How do we move from anxiety to action? From insecurity to confidence, from national paranoia to collective poise? Is our democracy so fragile that four airplane bombs can erode 225 years of liberty? It has never been more clear that we will only have true and lasting security when the rest of the world has true and lasting security. That is the challenge of this particular conflict, the struggle for the soul of the 21st century.

On the beautiful, glass-bright morning of Sept. 11, a man--an ordinary, unremarkable American--called his wife on his cell phone. "We're all going to die," Thomas Burnett said as United Flight 93 careened over the Pennsylvania countryside, "but some of us are going to do something about it." All we know of the rest of Tom Burnett's narrative is that his life ended horribly. He and his fellow passengers did not let what must have been abject fear prevent them from acting--that is the true definition of courage. What happened aboard Flight 93 was the country's first real victory against terrorism, and it came out of the tradition of democracy. The passengers came up with a plan and they voted on it. Some of the men would rush the hijackers and force the airliner to crash, rather than allow it to be used in another suicide attack on Washington, D.C., where it was surely headed.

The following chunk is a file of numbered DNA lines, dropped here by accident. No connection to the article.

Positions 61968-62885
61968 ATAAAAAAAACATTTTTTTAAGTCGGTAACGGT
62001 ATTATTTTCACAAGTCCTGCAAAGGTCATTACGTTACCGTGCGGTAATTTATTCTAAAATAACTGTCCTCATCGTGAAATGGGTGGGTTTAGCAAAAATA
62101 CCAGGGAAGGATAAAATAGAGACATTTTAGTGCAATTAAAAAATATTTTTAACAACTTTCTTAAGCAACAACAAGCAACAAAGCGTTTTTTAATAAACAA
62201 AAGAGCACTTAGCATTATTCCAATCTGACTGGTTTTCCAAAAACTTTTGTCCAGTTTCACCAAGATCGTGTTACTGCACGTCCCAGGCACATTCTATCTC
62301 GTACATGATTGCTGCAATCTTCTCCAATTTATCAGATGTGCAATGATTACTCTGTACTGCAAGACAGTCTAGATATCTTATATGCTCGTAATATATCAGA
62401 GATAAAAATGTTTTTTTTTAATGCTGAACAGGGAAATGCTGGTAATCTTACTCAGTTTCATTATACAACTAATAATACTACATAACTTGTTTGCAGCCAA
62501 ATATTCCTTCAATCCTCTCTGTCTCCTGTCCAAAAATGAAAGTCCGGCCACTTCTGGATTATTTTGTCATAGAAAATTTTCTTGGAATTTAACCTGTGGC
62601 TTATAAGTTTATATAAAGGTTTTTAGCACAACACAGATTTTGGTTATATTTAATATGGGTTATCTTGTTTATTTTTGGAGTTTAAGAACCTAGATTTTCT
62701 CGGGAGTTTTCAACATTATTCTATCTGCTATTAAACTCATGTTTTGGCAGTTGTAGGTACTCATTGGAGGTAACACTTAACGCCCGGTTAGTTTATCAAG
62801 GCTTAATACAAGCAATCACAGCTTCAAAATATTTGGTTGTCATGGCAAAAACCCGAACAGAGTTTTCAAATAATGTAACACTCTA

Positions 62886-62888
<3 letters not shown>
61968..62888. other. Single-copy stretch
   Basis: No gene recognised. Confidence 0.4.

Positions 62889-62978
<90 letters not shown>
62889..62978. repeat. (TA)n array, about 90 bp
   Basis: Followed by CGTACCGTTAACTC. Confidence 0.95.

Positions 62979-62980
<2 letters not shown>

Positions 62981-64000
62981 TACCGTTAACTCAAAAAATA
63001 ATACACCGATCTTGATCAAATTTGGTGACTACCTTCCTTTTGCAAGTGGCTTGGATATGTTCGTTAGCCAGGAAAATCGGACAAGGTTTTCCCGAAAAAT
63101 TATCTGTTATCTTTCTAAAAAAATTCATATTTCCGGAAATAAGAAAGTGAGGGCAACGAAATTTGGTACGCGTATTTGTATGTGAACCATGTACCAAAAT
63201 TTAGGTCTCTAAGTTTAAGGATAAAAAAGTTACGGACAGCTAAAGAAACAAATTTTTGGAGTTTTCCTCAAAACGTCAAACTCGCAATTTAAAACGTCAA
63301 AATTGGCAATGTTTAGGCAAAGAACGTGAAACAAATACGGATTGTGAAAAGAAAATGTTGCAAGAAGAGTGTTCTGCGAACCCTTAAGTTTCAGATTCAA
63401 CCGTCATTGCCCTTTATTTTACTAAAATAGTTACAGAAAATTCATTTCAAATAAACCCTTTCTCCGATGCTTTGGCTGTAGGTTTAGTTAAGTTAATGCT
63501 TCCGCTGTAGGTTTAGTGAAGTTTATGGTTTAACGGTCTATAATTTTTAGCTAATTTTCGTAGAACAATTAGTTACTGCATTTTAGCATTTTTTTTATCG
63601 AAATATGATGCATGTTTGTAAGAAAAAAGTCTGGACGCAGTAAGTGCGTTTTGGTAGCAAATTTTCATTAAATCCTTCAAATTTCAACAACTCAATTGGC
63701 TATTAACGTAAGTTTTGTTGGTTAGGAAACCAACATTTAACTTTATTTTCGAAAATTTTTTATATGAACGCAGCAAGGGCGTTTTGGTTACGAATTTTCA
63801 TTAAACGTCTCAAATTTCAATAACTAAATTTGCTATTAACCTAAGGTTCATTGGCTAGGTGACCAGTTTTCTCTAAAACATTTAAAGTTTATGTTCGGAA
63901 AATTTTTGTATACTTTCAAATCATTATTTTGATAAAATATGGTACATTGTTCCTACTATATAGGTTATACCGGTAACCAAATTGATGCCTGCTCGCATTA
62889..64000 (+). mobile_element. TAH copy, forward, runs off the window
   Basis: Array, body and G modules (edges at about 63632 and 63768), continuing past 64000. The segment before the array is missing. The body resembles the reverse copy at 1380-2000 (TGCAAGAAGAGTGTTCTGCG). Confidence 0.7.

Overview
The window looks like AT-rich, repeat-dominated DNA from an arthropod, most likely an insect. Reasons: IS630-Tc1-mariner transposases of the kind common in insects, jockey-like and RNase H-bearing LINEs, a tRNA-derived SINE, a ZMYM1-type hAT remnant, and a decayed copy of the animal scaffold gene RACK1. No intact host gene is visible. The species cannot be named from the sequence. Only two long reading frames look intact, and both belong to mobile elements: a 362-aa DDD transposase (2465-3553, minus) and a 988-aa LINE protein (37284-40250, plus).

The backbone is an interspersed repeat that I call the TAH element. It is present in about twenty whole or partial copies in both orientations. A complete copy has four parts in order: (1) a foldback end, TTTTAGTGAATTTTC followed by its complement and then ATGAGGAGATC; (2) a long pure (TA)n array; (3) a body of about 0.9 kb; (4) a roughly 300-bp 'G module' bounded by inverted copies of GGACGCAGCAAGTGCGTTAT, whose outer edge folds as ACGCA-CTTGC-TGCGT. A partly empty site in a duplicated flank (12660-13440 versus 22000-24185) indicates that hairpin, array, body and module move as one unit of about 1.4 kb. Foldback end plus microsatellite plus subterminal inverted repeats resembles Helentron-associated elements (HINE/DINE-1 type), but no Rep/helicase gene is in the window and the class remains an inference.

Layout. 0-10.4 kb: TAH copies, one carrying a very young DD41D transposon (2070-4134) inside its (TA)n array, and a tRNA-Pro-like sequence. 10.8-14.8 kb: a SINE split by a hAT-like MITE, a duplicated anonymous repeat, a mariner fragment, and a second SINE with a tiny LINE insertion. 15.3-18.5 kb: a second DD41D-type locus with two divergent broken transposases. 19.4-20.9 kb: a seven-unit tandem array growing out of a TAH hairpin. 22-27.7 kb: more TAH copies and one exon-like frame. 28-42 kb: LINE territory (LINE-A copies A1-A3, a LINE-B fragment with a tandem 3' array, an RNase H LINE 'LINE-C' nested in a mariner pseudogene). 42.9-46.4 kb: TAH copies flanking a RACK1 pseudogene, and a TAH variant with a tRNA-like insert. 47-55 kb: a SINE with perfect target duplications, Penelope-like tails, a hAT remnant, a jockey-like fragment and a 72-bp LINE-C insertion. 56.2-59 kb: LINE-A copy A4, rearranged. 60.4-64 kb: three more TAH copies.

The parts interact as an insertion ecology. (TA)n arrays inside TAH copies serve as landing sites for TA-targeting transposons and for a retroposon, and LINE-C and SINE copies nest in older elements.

It's a terrible irony that for a short time, while the condemned jet was aloft, the ideal of American democracy also reached its apex. The rest of us can only strive to do as well. Fortunately, Tom Burnett's last communication to the world was an unintentional gift to us all, a battle cry for the age of anxiety. We are all going to die sooner or later. Let that consciousness not prevent us from acting in each other's best interests, from trying to create a better, safer world.

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From the January 2-9, 2002 issue of Metro Santa Cruz.